April 20, 2017
We published our interactive tool for structural analysis of protein-DNA complexes in NAR. Congrats, Jared!

March 20, 2017
Tsu-Pei was awarded the prestigious Manning Endowed Fellowship. Congrats, Tsu-Pei!

March 20, 2017
Beibei was awarded a competitive Research Enhancement Fellowship. Congrats, Beibei!

February 6, 2017
Our new Mol. Syst. Biol. paper provides systematic analysis of DNA shape readout for many protein families. Congrats, Lin!

November 30, 2016
Our new Nature paper with the Leibniz Institute on Aging reveals role of Hoxa9 in muscle stem cell aging.

November 8, 2016
Our recent Dror et al. Genome Res. paper received a RECOMB/ISCB Top-10 Paper Award in regulatory and systems genomics in 2015/16.

August 31, 2016
Carolina defended her Ph.D. thesis with flying colors. Congratulations, Carolina!

August 18, 2016
Our new paper proves the impact of DNA shape on in vivo TF binding based on 400 human ChIP-seq datasets.

August 16, 2016
Remo was promoted to Full Professor of Biological Sciences at USC. Fight on!

July 14, 2016
Remo was elected Head of Computational Biology and Bioinformatics at USC. Fight on!

June 6, 2016
Lin defended his Ph.D. thesis with flying colors. Congratulations, Lin!

May 4, 2016
Tsu-Pei received a competitive Enhancement Fellowship from the USC Graduate School. Congratulations, Tsu-Pei!

May 3, 2016
Lin received the highest honor for a USC graduate student, the PhD Achievement Award. Congratulations, Lin!

May 3, 2016
Remo was introduced as the incoming Vice Chair of the Department of Biological Sciences and Director of Biological Sciences Studies.

April 20, 2016
Remo presented our recent Zhou et al. PNAS paper as one of the few selected Highlights at the recent RECOMB conference.

April 19, 2016
Carolina received the Harrison M. Kurtz Award and Tsu-Pei the William E. Trusten Award. Congrats, Carolina and Tsu-Pei!.

April 6, 2016
Remo received the USC Mentoring award in the category mentoring of graduate students. Best award ever!

March 16, 2016
Remo received the ACS OpenEye Outstanding Junior Faculty Award in Computational Chemistry at the American Chemical Society National Meeting.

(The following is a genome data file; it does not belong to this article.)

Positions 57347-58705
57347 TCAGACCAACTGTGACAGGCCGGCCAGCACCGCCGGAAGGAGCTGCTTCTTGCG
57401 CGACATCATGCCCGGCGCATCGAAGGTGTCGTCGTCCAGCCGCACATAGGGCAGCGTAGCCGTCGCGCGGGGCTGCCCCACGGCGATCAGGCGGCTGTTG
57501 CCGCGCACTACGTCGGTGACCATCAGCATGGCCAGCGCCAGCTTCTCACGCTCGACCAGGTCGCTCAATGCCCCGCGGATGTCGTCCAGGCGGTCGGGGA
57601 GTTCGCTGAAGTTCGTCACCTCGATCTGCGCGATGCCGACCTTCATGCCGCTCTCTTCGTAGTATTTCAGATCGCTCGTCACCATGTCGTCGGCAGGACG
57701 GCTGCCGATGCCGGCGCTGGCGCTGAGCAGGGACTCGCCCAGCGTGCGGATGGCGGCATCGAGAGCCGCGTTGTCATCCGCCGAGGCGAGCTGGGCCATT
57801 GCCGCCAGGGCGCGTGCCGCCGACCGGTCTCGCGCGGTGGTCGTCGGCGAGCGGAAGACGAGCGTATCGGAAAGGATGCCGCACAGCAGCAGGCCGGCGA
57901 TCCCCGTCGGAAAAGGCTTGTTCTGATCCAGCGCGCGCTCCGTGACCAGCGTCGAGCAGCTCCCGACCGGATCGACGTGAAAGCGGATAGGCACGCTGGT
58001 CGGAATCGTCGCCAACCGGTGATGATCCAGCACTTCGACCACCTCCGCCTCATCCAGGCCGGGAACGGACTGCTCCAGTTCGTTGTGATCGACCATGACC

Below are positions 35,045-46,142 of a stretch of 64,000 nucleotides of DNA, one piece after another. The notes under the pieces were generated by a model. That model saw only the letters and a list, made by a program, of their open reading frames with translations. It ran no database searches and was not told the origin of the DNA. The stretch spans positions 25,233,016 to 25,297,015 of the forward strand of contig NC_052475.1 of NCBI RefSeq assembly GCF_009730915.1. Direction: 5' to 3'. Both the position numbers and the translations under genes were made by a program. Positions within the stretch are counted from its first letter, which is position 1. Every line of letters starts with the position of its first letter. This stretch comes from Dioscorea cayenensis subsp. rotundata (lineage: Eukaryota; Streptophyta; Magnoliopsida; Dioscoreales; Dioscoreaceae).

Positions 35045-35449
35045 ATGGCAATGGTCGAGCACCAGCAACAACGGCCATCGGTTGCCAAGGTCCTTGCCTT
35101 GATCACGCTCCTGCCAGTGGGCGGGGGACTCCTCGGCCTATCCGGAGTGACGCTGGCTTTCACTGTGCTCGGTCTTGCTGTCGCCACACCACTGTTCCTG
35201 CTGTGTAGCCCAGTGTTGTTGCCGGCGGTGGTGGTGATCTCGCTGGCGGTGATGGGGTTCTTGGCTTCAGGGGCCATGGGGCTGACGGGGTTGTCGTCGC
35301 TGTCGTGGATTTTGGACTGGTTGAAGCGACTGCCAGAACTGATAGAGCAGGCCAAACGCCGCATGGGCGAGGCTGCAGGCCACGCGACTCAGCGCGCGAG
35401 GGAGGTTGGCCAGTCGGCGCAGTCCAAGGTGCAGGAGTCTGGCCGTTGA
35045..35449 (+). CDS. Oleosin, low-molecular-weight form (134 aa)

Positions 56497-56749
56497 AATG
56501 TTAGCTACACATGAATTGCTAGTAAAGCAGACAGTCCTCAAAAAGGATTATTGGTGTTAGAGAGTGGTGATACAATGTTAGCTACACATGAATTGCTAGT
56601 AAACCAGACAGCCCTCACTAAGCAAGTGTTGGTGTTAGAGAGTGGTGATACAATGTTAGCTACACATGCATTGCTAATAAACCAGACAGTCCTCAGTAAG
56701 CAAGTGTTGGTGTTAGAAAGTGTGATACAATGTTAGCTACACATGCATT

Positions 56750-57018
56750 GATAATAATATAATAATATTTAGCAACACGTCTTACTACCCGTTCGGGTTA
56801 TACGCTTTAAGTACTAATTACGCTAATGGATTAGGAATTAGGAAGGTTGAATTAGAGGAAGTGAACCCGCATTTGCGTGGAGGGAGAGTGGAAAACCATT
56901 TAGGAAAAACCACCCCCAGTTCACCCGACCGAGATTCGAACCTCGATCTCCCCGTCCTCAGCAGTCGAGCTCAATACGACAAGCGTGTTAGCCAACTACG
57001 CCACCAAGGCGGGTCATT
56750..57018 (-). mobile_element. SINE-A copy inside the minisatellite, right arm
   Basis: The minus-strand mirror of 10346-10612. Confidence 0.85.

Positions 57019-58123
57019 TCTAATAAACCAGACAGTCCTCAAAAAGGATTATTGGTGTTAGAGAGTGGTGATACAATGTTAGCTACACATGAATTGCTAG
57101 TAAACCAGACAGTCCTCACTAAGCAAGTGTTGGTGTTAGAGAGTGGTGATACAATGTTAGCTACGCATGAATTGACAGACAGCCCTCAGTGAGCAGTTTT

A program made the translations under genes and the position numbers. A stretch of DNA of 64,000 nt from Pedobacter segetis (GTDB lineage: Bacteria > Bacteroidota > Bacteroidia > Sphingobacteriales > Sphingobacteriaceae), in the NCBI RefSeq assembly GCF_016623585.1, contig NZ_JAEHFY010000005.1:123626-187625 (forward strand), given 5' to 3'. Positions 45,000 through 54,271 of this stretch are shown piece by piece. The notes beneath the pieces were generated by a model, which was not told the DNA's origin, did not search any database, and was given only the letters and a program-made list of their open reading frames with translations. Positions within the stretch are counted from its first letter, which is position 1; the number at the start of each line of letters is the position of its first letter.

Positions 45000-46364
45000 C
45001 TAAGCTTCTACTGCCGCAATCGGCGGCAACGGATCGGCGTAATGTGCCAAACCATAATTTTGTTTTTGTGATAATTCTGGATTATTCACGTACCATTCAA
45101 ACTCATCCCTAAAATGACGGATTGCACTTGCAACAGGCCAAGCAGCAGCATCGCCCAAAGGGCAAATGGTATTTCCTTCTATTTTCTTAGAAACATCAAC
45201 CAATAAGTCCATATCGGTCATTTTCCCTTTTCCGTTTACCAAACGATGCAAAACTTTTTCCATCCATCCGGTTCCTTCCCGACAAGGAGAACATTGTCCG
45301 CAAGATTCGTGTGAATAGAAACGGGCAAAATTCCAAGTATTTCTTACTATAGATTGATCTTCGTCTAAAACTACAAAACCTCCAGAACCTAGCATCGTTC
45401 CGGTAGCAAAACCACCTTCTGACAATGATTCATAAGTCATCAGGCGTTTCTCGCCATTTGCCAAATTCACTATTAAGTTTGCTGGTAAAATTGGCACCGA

January 28. 2016
Remo received Tenure at USC and was promoted to Associate Professor. Fight on!

November 18, 2015
Our recent Abe et al. Cell and Zhou et al. PNAS papers were voted as RECOMB/ISCB Top Papers in regulatory and systems genomics in 2014/15.

Recent news

August 21-25, 2016
Symposium on Modeling Water and Solvation in Biochemistry: Developments and Applications, American Chemical Society National Meeting, Philadelphia, PA

July 5-8, 2016
Meeting on Measuring and Modeling Quantitative Sequence-Function Relationships, Simons Center for Quantitative Biology, Cold Spring Harbor Laboratory, NY

April 17-21, 2016
RECOMB 2016 Conference, Santa Monica, CA

March 23, 2016
Leibniz Institute on Aging - Fritz Lipmann Institute, Jena, Germany

March 15-19, 2016
CSHL Meeting on Systems Biology: Global Regulation of Gene Expression, Cold Spring Harbor Laboratory, NY

March 7-10, 2016
Workshop on Regulatory Genomics and Epigenomics, Simons Institute for the Theory of Computing, UC Berkeley, Berkeley, CA

February 5-7, 2016
Bridge@USC and Michelson Center for Convergent Biosciences Retreat, Catalina Island, CA

January 31- February 5, 2016
Epigenomics 2016 Meeting, Rio Mar, Puerto Rico

January 19, 2016
Bioinformatics and Computational Biology Research Center, Cedars-Sinai Medical Center, Los Angeles, CA

Recent presentations

BISC 321 syllabus
Multidisciplinary Seminar: Science, Technology, and Society

BISC 577a syllabus
Computational Molecular Biology Laboratory